I woke on Election Day 2012 with control of Barack Obama’s Twitter account. And Rihanna’s. And Ashley Judd, Eva Longoria, Donna Brazile plus several hundred other celebrities and Democratic Party influencers (not to mention hundreds of thousands of everyday citizens). Along with some friends, I’d built an app called Picswitch that made it easy to overlay graphics atop your Twitter and Facebook profile pics. The Obama campaign adopted it as their official campaign tool, and from there it was off to the races during the Fall election season. The way Twitter’s API permissions worked at the time, in order to sign into the Picswitch tool and allow it to change your avatar, you also had to grant the app the ability to tweet on your behalf. We obviously kept all of this software quite secure. But, still, wow.
Screenshots of Obama, Eva Longoria and Ashley Judd promoting the Twitter tool we build for the 2012 Elections
It wasn’t my first experience using simple tech tools to help people spread a message across social media. Earlier in 2012, we deployed a simpler version of Picswitch in the battle against SOPA/PIPA legislation. Nearly 90,000 people used that tool to reach tens of millions of their followers.
While I was proud to have a hand in these two efforts, they were both a step removed from what actually matters in elections: voting. So, for this 2016 election I decided to get out of people’s social media and into their startups.
This time I wanted to seek out CEOs and founders of tech companies who would be encouraging their teams to vote and proactively give them time off if necessary.
The TakeOffElectionDay campaign started about a week ago with some tweets (sidenote: this awesome website was made by two brothers who saw the beginning of the effort and ran with it). Since then, more than 100 companies have signed-up, including Spotify, TaskRabbit, Survey Monkey, Wikimedia and The Skimm.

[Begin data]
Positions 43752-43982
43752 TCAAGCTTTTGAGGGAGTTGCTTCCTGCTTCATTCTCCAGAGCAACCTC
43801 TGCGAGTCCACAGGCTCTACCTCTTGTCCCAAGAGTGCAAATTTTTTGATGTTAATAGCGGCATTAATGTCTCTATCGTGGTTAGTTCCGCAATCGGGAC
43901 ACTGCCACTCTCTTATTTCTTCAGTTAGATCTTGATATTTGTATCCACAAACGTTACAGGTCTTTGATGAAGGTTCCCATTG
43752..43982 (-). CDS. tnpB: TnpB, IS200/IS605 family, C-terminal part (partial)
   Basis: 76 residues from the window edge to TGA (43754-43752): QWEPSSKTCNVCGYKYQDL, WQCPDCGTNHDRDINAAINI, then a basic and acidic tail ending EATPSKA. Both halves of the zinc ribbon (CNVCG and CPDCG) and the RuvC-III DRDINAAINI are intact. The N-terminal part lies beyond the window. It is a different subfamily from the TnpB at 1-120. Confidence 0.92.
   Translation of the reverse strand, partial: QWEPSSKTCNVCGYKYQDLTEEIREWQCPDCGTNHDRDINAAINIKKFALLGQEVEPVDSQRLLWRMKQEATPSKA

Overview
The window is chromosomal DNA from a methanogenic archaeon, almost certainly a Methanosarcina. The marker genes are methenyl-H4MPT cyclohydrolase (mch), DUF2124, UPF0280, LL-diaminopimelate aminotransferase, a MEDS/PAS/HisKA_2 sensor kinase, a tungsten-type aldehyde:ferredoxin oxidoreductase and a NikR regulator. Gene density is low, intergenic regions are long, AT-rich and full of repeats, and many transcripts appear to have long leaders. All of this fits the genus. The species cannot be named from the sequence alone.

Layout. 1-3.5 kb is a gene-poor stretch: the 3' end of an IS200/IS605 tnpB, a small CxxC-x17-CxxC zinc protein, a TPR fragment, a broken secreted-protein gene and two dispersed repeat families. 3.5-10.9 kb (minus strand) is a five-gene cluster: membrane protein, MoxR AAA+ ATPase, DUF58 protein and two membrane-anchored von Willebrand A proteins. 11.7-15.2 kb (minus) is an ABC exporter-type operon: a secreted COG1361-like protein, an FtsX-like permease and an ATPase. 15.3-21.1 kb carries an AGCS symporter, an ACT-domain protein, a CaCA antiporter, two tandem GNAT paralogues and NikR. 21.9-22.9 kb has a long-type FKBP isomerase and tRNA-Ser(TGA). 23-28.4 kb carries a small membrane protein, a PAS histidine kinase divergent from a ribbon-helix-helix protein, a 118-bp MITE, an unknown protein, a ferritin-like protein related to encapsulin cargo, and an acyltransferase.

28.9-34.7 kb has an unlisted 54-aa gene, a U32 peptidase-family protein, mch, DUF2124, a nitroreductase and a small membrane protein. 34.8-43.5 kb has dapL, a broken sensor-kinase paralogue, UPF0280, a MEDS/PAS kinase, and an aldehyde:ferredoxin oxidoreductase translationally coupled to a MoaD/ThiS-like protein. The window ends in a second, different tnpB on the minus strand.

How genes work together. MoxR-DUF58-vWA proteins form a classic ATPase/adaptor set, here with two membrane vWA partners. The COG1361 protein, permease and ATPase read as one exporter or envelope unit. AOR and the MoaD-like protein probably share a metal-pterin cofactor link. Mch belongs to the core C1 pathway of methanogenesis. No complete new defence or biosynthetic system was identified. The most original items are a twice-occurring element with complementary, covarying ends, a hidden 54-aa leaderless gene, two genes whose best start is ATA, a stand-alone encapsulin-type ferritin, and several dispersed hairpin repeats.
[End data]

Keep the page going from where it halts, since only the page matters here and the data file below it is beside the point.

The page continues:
While I might be partisan (#ImWithHer), this voter effort is not. For too long the tech community has been accused of apathy around social issues. I know this to not be the case from my daily interactions with passionate entrepreneurs. At the same time, young voters need their responsibilities as citizens and turn out to vote — in national, state and local elections.
Just as our industry suggests tech literacy should be part of every American’s skillset, so too should civic literacy be part of ours.
In setting up TakeOffElectionDay, I was surprised to learn that some states have no legal requirement for employers to allow time for voting. Others are a messy patchwork of paid/unpaid and various conditions. Even in states like California, which allows for two hours of paid leave at the beginning or end of a shift, we shouldn’t rely upon individuals to exercise their right in the face of passive or obstinate CEOs.
Let’s flip the script and have the CEOs inform their teams of their right to go vote — and encourage participation. That’s what we’re looking to do with this effort. It doesn’t matter if you’re in a swing state or not. Register and vote in 2016. Your voice matters.
If you’re a CEO or executive who wants to make sure their company is listed, please reach out to me (firstname.lastname@example.org). If you’re an employee at a company, go ask your HR department what their plans are for Election Day. The TakeOffElectionDay website even has the ability to anonymously email an executive in your company to pose this question if you don’t feel comfortable sending the query directly.
Thanks and see you in November! (And if you want to support Hillary, I encourage you to please donate — every dollar counts this year to ensure there’s strong voter turnout.)